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Perspect Med Educ. 2014 Jun;3(3):238-44. doi: 10.1007/s40037-014-0124-1.

Musculoskeletal education: an assessment of the clinical confidence of medical students.

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1
University of California, Irvine, CA, USA, jtruntzer@gmail.com.

Abstract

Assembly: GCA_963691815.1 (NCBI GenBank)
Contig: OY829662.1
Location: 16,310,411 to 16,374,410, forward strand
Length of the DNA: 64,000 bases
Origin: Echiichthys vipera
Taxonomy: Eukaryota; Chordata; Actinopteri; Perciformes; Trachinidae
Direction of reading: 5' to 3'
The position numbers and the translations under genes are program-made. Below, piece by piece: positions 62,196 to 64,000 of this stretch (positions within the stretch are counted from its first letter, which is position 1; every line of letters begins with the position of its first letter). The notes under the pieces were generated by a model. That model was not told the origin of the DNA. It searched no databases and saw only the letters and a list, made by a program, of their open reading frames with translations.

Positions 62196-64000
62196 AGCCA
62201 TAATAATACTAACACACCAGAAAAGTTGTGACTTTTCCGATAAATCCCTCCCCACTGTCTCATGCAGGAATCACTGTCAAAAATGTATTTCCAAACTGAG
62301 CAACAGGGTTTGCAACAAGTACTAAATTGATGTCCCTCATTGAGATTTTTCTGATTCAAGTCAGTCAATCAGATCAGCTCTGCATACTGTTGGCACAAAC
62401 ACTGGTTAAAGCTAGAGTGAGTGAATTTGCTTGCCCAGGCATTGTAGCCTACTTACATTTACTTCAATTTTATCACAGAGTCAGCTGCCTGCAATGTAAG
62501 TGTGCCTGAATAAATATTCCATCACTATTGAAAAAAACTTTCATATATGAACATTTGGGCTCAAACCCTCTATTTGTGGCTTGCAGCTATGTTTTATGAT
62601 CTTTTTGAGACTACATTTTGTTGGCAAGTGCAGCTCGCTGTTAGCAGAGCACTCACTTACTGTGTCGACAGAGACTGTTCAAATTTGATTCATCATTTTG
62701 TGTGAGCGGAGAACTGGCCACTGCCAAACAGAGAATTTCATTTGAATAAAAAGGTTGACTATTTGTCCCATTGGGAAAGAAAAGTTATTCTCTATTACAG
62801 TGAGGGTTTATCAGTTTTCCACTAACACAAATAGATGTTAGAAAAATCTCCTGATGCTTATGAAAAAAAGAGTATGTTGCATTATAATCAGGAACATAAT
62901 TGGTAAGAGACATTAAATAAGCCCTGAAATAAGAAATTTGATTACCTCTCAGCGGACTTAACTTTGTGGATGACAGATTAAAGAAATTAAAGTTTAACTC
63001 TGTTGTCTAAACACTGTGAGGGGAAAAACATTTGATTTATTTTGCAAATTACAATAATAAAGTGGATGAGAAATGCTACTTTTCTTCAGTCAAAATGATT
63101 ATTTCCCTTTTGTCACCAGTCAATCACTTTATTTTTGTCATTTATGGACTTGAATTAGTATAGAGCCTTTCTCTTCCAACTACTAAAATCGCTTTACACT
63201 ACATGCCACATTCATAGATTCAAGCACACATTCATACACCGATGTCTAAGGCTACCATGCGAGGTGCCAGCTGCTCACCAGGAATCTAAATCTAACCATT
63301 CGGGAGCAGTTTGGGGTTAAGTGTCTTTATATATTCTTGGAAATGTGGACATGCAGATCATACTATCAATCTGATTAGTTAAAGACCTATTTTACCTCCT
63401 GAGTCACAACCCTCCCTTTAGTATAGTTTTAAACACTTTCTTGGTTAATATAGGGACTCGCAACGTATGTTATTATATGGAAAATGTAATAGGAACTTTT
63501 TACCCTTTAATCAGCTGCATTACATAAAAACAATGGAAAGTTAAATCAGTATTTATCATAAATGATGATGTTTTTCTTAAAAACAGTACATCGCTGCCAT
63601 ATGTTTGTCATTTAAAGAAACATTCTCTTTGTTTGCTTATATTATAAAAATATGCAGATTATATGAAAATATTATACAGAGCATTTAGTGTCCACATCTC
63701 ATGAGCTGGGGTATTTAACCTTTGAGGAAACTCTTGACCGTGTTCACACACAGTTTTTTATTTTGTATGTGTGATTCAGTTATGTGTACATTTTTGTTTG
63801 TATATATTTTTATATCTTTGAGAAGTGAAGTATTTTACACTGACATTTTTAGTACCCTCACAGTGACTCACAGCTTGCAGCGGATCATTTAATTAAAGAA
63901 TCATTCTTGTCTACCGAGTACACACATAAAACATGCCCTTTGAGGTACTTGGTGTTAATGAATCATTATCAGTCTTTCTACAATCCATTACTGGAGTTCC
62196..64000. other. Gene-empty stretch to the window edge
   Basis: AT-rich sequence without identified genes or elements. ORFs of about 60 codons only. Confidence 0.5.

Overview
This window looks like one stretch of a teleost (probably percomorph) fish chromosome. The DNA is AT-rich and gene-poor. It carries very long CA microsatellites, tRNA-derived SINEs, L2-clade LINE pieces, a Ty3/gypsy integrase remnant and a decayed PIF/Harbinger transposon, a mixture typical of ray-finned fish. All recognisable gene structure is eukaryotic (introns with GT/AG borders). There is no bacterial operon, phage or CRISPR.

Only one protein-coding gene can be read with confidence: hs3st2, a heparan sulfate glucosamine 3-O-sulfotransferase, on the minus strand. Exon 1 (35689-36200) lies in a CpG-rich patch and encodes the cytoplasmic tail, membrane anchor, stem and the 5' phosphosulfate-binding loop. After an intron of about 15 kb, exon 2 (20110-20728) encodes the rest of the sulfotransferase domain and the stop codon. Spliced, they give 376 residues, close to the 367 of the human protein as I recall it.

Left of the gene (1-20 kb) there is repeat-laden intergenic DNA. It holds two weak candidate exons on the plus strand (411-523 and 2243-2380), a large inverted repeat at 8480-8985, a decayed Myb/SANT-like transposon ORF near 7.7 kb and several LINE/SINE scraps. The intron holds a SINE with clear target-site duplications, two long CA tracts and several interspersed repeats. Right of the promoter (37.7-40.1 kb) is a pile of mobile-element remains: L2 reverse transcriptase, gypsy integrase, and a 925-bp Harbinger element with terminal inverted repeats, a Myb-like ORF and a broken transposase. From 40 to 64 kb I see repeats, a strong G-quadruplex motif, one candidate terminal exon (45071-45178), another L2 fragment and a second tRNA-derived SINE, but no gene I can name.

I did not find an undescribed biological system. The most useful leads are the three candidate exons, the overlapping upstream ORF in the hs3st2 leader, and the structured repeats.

Musculoskeletal (MSK) conditions account for nearly 15-30 % of encounters in a primary care practice. Yet, studies demonstrate that medical students and residents lack the knowledge and confidence to care for many MSK conditions. This study addresses the design of focused MSK educational practices towards improving students' knowledge, interest, and confidence for conducting MSK examinations. Students attending a voluntary educational symposium on sports medicine were recruited to participate. The symposium was directed toward teaching elements of the MSK exam. Participants completed validated pre- and post-workshop surveys that assessed confidence in performing MSK examinations as well as satisfaction and perceived importance of MSK education. Additionally, mean survey responses from a convenience group of students who did not participate in the symposium were compared against the intervention group. Thirteen students participated in the educational symposium. Hundred and nine students completed the general survey. In the non-intervention group, students demonstrated knowledge and confidence improvements through the second year of medical school but did not show similar improvement in subsequent years. No difference in MSK confidence scores between fourth-year students going into high versus low MSK focused specialities was observed. In the intervention group students demonstrated improvements in confidence with respect to the knee, shoulder and ankle exams (p < 0.01). Areas not covered such as concussions and neuromuscular impairments failed to show significant change. Current core clinical training, at least at our school, does not achieve satisfactory levels of knowledge and confidence with respect to caring for MSK conditions. However, a focused didactic and skill development intervention does produce significant improvements. Follow-up is needed to determine whether these improvements are sustained.

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